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Rapid planetesimal formation in turbulent circumstellar disks


During the initial stages of planet formation in circumstellar gas disks, dust grains collide and build up larger and larger bodies1. How this process continues from metre-sized boulders to kilometre-scale planetesimals is a major unsolved problem2: boulders are expected to stick together poorly3, and to spiral into the protostar in a few hundred orbits owing to a ‘headwind’ from the slower rotating gas4. Gravitational collapse of the solid component has been suggested to overcome this barrier1,5,6. But even low levels of turbulence will inhibit sedimentation of solids to a sufficiently dense midplane layer2,7, and turbulence must be present to explain observed gas accretion in protostellar disks8. Here we report that boulders can undergo efficient gravitational collapse in locally overdense regions in the midplane of the disk. The boulders concentrate initially in transient high pressure regions in the turbulent gas9, and these concentrations are augmented a further order of magnitude by a streaming instability10,11,12 driven by the relative flow of gas and solids. We find that gravitationally bound clusters form with masses comparable to dwarf planets and containing a distribution of boulder sizes. Gravitational collapse happens much faster than radial drift, offering a possible path to planetesimal formation in accreting circumstellar disks.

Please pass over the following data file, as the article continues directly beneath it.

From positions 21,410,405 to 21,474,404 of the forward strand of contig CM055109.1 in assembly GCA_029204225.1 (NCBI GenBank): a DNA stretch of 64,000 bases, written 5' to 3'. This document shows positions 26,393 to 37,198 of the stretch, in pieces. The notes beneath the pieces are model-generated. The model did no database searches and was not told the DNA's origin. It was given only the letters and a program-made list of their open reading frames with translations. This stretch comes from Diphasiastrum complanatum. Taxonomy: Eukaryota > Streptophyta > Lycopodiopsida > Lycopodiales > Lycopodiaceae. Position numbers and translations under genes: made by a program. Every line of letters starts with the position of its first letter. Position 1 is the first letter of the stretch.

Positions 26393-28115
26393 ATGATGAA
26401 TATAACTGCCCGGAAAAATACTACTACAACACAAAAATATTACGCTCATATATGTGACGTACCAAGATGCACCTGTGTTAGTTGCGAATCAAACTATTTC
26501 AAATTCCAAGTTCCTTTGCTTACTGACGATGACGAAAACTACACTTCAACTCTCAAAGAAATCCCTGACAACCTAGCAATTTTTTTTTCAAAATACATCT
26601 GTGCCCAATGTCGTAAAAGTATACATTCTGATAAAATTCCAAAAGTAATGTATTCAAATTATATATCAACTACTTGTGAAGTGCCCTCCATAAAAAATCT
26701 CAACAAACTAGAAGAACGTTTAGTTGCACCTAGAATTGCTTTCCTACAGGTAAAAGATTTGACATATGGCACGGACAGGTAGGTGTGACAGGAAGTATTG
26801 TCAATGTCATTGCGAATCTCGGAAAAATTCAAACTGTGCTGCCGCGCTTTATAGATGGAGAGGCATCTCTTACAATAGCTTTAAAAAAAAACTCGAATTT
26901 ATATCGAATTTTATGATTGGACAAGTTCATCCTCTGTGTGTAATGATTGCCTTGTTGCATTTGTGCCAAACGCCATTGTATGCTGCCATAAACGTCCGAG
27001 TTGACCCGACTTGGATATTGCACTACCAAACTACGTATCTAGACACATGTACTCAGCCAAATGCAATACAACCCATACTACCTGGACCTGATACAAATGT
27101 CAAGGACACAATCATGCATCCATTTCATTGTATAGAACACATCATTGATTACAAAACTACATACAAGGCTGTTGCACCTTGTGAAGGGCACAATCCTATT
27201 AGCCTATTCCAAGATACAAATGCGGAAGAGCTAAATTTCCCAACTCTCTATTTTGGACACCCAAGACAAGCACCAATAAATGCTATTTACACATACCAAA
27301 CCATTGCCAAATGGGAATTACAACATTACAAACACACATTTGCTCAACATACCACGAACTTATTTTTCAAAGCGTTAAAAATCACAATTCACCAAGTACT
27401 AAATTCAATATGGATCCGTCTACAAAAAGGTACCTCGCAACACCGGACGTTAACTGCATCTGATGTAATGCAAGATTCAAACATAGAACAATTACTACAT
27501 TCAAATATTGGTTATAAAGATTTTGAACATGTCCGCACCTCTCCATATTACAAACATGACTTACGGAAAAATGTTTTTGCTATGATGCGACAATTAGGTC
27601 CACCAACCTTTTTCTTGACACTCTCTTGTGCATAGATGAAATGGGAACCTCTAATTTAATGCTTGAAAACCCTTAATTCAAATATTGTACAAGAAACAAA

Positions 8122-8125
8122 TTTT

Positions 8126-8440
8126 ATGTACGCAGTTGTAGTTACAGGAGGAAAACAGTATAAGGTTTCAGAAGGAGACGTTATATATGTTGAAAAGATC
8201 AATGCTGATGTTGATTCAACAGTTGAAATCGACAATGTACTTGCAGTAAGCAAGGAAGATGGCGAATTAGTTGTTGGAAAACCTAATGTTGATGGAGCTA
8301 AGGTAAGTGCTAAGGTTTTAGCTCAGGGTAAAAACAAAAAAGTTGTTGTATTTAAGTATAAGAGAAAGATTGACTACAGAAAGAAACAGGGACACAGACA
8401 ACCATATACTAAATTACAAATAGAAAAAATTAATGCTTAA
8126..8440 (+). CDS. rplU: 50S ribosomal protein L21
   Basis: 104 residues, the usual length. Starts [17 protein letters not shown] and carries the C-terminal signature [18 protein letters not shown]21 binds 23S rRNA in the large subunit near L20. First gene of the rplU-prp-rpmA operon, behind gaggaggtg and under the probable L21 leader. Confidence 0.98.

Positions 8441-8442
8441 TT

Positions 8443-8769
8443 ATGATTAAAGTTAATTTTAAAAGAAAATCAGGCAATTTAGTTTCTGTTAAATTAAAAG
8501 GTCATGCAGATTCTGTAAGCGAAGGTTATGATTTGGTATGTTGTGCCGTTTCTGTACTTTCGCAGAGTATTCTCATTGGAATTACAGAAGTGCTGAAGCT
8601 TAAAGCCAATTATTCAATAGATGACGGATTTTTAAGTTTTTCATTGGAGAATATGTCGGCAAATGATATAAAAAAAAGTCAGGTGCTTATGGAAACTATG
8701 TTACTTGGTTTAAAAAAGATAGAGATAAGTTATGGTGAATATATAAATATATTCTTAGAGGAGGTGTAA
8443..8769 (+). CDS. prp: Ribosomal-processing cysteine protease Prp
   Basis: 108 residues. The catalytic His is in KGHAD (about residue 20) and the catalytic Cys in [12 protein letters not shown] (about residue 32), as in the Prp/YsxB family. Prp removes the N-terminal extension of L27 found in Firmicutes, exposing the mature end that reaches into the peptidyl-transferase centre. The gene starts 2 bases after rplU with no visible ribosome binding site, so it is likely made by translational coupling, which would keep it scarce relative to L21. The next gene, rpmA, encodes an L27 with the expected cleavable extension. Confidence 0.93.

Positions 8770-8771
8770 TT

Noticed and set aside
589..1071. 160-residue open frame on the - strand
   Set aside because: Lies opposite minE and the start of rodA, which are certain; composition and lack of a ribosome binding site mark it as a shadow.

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Figure 1: Topography of the sedimented particle layer in models without self-gravity or collisional cooling.
Figure 2: Time series of the collapse of overdense seeds into gravitationally bound boulder clusters.
Figure 3: Mass accretion onto a gravitationally bound cluster.


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This collaboration was made possible through the support of the Annette Kade Graduate Student Fellowship Program at the American Museum of Natural History. J.S.O. was supported by the US National Science Foundation, as was M.-M.M.L. in part. We thank J. Cuzzi for discussion about the role of cooling in the gravitational collapse.

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Correspondence to Anders Johansen.

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Supplementary Information

This file contains Supplementary Discussion; Supplementary Notes with Supplementary Figures 1-27 and additional references. (PDF 1763 kb)

Supplementary Video

This file contains Supplementary Video 1. The video follows the column density of dust particles from the onset of self-gravity (at t=0) to where gravitationally bound clumps have formed. The inset shows an enlargement around the densest point in the simulation. Clear accretion features are visible as the clump attracts solid material from the surroundings. (MOV 9878 kb)

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Johansen, A., Oishi, J., Low, MM. et al. Rapid planetesimal formation in turbulent circumstellar disks. Nature 448, 1022–1025 (2007).

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